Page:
Hamlet, at several points in the play, considers his mother's sexual activity with Claudius in a way that seems to be extreme. This fits the definition of a young man with an Oedipal complex - one who feels a strong attachment to his mother and who feels in competition with the father for the mother's affection.
In Hamlet's first soliloquy in Act I scene ii, Hamlet comments upon his mother's recent remarriage by referring to sex, not something many teenage men choose to dwell upon: "O, most wicked speed, to post
With such dexterity to incestuous sheets!"
Later, when Hamlet meets with his mother in her room, he brings up her sex drive, also an unusual topic for a mother/son discussion:
Ha! have you eyes?
You cannot call it love; for at your age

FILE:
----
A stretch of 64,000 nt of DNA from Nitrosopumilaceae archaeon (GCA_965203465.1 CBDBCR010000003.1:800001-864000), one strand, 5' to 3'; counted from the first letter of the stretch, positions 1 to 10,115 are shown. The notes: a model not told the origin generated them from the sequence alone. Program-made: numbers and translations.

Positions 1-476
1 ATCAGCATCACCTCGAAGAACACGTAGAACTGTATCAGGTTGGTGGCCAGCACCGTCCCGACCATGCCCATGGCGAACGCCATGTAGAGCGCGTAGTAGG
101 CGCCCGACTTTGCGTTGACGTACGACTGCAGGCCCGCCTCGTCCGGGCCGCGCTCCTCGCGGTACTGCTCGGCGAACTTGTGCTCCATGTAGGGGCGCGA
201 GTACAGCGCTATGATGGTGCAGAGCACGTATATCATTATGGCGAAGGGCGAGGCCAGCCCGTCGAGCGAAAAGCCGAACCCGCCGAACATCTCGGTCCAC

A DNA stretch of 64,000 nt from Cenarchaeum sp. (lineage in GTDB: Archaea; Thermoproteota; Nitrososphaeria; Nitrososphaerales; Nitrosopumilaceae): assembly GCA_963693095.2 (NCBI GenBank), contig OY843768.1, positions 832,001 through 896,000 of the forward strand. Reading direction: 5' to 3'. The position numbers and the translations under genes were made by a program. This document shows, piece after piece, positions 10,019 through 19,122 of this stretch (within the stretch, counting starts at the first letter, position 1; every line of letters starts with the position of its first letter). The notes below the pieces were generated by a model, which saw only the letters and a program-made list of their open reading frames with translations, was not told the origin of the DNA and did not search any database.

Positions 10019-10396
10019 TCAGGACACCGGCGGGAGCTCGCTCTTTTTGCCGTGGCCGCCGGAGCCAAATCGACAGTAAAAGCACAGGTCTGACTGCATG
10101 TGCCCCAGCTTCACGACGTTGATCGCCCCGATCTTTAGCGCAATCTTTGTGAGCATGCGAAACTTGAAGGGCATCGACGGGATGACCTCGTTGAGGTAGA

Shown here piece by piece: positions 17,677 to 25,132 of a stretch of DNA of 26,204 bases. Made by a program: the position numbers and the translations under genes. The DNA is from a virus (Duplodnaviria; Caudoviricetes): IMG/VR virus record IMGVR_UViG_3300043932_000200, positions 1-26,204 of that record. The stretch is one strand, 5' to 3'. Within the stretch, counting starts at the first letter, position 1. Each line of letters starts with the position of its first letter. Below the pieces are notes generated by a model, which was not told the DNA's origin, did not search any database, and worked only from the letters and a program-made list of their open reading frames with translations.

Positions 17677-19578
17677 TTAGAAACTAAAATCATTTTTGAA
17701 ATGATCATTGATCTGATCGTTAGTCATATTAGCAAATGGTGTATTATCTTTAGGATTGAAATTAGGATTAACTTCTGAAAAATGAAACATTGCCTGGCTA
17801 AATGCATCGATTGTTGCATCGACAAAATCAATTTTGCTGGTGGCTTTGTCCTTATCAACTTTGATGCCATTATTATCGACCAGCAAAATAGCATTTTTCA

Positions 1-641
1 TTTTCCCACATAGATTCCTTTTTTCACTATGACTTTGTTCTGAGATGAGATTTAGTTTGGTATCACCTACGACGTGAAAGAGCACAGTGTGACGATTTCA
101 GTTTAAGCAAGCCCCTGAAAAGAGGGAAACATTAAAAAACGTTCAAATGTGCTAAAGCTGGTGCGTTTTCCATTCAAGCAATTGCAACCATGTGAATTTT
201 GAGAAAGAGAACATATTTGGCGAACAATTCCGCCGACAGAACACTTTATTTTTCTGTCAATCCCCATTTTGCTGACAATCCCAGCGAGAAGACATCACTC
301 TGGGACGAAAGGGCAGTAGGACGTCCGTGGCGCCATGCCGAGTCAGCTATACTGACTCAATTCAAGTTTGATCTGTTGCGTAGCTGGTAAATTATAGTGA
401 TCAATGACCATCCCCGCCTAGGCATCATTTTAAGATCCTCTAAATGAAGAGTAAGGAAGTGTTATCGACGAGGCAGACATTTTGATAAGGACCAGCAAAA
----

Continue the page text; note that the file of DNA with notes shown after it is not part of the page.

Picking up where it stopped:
The hey-day in the blood is tame, it's humble, (III.iv)
Later in the same scene, he becomes enraged at the thought of her sexual activity, screaming
Nay, but to live
In the rank sweat of an enseamed bed,
Stew'd in corruption, honeying and making love
Over the nasty sty,--
He finally concludes this odd encounter by asking his mom to refuse her husband's sexual advances. He urges her
Not this, by no means, that I bid you do:
Let the bloat king tempt you again to bed;
This is evidence that Hamlet has unusual sexual fixations on his mother, which does lend itself to an Oedipal interpretation.